Do consciousnesses get “scattered” across the many worlds of the MWI?

According the many worlds-interpretation (MWI) of quantum mechanics, following a decision with possible outcomes $A$ and $B$, with respective probabilities $p_A=P(A)$ and $p_B=P(B)$, a proportion $p_A$ of the universes branching from the decision point have $A$ occurring, while $p_B$ have $B$ occurring. That is, following the decision's outcome there are two families of universes, $U_A$ and $U_B$, sharing the decision point in their past and occurring in proportions $p_A$ and $p_B$.

If I understand the arguments correctly, where a given person's pre-event conciseness, $c_i$, "ends up" — that is, the kind of universe they will perceive continuity with following the event — is random: for all consciousnesses $c_i$ present in the single universe before the event, the probability that $c_i$ ends up in a post-event kind of universe where a given event has occurred is

$$P(c_i \in U_A) = \sum\limits_{u_k \in U_A}{P(c_i \in u_k)} = P(A)$$ $$P(c_i \in U_B) = \sum\limits_{u_k \in U_B}{P(c_i \in u_k)} = P(B)$$

for all specific post-event universes $u_k \in U_A \cup U_B$, and all pre-event consciousnesses $c_i$.

But what is the relationship between the specific universes where two pre-event consciousness end up? Is it the case that all pre-event consciousnesses end up in the same post-event universe:

$$P(c_j \in u_k\mathbin{\vert} c_i \in u_k) = 1$$

Is it even the case that they end up in the same kind of universe, e.g. that

$$P(c_j \in U_A\mathbin{\vert} c_i \in U_A) = 1$$

Or is all that can be said that

$$P(c_j \in u_k\mathbin{\vert} c_i \in u_k) = P(c_j \in u_k) = P(c_i \in u_k)$$

which is some unknown (presumably vanishingly small) probability.

If the latter — if where consciousnesses end up is uncorrelated — then isn't it the case that after any finite time following the any "decision", consciousnesses that experienced the same shared universe prior to the decision will perceive different ones. Won't consciousness that are together now end up scattered across multiverses after a short time?

• It is hard to understand you. By consciousness, do you mean a recording of a measurement result? I believe that you don't think that presence of human beings is relevant - it may be an apparatus that records the measurement outcome. Next, what is "everybody else's consciousness"? Who are these "everybody else"? Other observers, or apparatuses? – Sofia Nov 17 '14 at 21:53
• @Sofia: 'Consciousness' may be the wrong word. What I'm trying to get at is this: I will experience some outcome. According to the MWI there are other (new) "mes" that will experience other outcomes. All these "mes" are distinguished by the outcomes they (we?) experience; but only one will be the same as the "me" before the outcome. – orome Nov 17 '14 at 22:32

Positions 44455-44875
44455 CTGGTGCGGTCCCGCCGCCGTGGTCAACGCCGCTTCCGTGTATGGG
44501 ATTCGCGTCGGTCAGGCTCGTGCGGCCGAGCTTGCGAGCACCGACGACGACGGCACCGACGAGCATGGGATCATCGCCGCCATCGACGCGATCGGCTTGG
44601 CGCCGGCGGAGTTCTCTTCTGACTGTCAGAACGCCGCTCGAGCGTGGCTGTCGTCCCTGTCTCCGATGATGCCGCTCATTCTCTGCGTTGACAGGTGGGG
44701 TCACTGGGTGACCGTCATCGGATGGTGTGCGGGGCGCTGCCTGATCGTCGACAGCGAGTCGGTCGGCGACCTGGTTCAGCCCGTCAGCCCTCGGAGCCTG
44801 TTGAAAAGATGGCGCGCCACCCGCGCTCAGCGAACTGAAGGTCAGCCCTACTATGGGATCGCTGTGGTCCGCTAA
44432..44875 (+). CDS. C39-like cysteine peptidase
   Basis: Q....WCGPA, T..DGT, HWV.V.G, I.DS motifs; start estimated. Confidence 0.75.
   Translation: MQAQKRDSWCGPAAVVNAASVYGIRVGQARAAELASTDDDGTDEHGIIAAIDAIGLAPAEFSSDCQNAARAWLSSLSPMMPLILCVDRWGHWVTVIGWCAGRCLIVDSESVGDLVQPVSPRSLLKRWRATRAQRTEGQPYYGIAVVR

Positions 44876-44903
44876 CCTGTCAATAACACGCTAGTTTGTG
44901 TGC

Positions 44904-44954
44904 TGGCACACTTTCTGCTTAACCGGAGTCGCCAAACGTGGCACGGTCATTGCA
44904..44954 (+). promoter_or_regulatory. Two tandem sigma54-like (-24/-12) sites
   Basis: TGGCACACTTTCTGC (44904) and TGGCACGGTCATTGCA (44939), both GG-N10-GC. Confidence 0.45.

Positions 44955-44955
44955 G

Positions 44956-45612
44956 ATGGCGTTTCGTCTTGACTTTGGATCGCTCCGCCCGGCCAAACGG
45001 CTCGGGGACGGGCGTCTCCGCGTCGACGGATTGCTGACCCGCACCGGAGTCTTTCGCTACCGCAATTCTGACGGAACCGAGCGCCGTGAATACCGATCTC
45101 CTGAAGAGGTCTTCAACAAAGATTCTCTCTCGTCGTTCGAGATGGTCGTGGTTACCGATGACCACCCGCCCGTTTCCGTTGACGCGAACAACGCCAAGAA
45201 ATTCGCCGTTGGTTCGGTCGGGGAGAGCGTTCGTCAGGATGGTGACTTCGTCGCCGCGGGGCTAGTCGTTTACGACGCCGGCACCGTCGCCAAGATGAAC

• @Sofia: (Bear with me.) The same is true for all other individuals (not-mes): only one will correspond to a "consciousness" before the outcome. Clearly there will be a "version" of every other person that will experience "my" outcome along with me. My question is: will all of those versions be the same as the ones that were with me before the outcome? – orome Nov 17 '14 at 22:33
• Tell me, each individual (or recording apparatus) lives (is present) in another universe? All these universes exist independently of the preparation of the wave-function to be tested, or they appear only when the measurement is performed? My logic says that if many universes exist, an experiment done by a human being won't change the structure of the world - we are not GOD to create universes. They have to be there much before we, the humans, appeared on the earth. So, when do/did appear these universes? – Sofia Nov 17 '14 at 23:46
• "only one will correspond to a "consciousness" before the outcome." This is wrong. All consciousness that shares a history correspond to the one before the branch point – user56903 Nov 21 '14 at 12:16

If we consider (for several consciousnesses) one event, behaving like a binary quantum measurement, then the former. If we believe that quantum states possess some objectivity, then probabilities of A and B are expected to be the same for all observers. Generally, such “correlations” were the main feature of Everett’s thesis, that expressed in the language of quantum states the thing known as conditionality (conditional probabilities) in probability theory. This trivial case can be expressed as decomposition of a Hilbert space of states: $${\mathcal H} = {\mathcal H}_A \oplus {\mathcal H}_B\,,$$ and resulting probabilities are $$P(A) =\,∥Ψ_A∥^2,\quad P(B) =\,∥Ψ_B∥^2,$$ where $Ψ_A$ and $Ψ_B$ are orthogonal projections of the original state vector $Ψ∈{\mathcal H}$ to subspaces ${\mathcal H}_A$ and ${\mathcal H}_B$ respectively.